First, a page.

Special Issue on Ethnocracy
Cosmopolitan Civil Societies Journal, Vol.8, no.3, 2016
ISSN: 1837-5391; https://epress.lib.uts.edu.au/journals/index.php/mcs
CCS Journal is published under the auspices of UTSePress, Sydney, Australia
© James Goodman and James Anderson. This is an Open Access article distributed under the terms of the Creative Commons Attribution 4.0 Unported (CC BY 4.0) License (https://creativecommons.org/licenses/by/4.0/), allowing third parties to copy and redistribute the material in any medium or format and to remix, transform, and build upon the material for any purpose, even commercially, provided the original work is properly cited and states its license.
This Special Issue of Cosmopolitan Civil Societies Journal focuses on the domination of social and political relations by Ethnocracy – rule or would-be rule by an ethnic group or ethnos, as distinct from Democracy or rule by the demos of all the people. Ethnocracy encompasses state regimes and associated political movements and parties that discriminate systematically in favour of a particular ethnic group (or groups) and against others. When we proposed the Special Issue in late 2014 ethnocratic practices were as prevalent as they had ever been; and now two years later they appear to be on the increase with an ethno-populist upsurge and the election or threatened election of governments pursuing ethnocratic agendas. From India to the USA, from Russia to Hungary, leading politicians openly discriminate against ethnic ‘others’ to attract support from ‘their own’ ethnic groups; across the European Union and in other liberal democracies they increasingly scapegoat ‘immigrants’ to hide their own inadequacies and further their political objectives. Now, more than ever, it is critical that the dynamics of ethnocracy are more clearly understood. This Issue documents the logics of ethnocracy in a variety of different contexts, posing questions about how it develops and how it can be challenged.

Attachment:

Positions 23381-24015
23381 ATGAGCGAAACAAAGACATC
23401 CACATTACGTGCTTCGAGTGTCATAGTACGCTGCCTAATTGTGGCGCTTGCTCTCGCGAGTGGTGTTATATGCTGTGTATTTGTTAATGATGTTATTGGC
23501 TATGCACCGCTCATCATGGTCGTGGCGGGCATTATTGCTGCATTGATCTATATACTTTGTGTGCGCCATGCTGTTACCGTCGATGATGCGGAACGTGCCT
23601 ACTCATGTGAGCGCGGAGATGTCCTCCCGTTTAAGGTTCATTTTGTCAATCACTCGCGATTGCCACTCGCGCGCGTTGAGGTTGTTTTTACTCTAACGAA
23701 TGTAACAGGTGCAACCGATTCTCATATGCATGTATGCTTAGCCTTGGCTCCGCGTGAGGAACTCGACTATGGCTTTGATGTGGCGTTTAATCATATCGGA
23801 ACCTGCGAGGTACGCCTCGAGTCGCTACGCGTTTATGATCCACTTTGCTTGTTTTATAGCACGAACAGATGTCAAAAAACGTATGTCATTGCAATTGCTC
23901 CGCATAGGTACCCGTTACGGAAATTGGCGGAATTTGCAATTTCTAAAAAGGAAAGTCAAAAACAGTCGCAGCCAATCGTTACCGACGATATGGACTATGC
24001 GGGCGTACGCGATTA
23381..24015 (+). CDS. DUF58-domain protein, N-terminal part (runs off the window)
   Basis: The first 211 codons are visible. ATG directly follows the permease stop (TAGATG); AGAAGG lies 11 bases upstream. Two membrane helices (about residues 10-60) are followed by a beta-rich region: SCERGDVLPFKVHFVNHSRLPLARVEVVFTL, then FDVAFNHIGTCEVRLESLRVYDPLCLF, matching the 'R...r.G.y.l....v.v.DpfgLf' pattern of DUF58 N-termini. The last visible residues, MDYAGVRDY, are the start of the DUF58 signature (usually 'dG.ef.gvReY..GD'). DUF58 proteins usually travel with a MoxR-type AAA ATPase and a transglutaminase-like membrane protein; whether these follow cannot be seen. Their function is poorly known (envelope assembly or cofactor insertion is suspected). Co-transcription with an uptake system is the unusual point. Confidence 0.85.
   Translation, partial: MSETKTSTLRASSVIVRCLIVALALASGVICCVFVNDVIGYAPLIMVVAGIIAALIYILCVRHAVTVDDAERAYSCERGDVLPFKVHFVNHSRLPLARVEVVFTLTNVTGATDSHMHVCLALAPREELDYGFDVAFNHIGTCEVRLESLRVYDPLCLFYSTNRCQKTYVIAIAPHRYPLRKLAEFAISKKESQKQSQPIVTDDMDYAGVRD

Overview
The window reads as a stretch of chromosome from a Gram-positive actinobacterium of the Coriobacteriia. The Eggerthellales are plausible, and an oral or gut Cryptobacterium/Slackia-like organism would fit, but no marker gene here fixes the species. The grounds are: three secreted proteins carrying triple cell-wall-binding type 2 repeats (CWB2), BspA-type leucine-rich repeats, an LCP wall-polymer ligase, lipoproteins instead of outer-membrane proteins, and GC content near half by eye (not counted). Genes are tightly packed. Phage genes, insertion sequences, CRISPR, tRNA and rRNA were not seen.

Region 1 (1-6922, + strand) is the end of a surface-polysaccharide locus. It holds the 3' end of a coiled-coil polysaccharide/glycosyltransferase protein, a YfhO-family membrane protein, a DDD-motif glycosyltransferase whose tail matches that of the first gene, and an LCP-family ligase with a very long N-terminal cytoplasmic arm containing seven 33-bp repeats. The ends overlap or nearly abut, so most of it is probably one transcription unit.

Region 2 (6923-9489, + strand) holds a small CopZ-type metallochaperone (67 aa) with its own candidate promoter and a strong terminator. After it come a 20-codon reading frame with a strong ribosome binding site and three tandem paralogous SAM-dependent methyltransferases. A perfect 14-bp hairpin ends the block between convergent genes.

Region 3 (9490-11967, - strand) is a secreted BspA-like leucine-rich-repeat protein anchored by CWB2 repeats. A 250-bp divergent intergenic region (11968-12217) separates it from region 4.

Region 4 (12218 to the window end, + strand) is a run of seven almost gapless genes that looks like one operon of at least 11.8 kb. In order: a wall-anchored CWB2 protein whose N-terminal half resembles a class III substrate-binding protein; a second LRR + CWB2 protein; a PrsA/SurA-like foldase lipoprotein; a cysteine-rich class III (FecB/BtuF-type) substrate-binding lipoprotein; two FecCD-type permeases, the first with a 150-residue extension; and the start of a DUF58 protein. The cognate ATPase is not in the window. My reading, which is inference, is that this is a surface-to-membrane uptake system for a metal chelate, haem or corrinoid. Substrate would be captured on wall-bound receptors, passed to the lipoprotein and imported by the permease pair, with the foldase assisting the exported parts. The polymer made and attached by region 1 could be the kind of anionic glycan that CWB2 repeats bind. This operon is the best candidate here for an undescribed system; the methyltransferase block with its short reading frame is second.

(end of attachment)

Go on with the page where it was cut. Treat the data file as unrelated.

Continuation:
Ethnocracy may be formal with discrimination enshrined in law (as in Apartheid South Africa), or it may be more informal with apparent or formal equalities masking very unequal realities (as happened in Northern Ireland). As discussed later in more detail, the concept was most notably developed by the Israeli geographer Oren Yiftachel to analyse Israel-Palestine and Jewish-Palestinian relations; and this Special Issue develops it further in other national contexts, including Sri Lanka, Latvia and Estonia, Fiji and Australia, and in the urban contexts of Jerusalem and Beirut. The different cases of ethnocracy point to its varied forms and degrees of severity, ranging from everyday petty or not-so-petty discrimination to state-sponsored military assault, its practices generally characterized by exclusion and violence actual or incipient.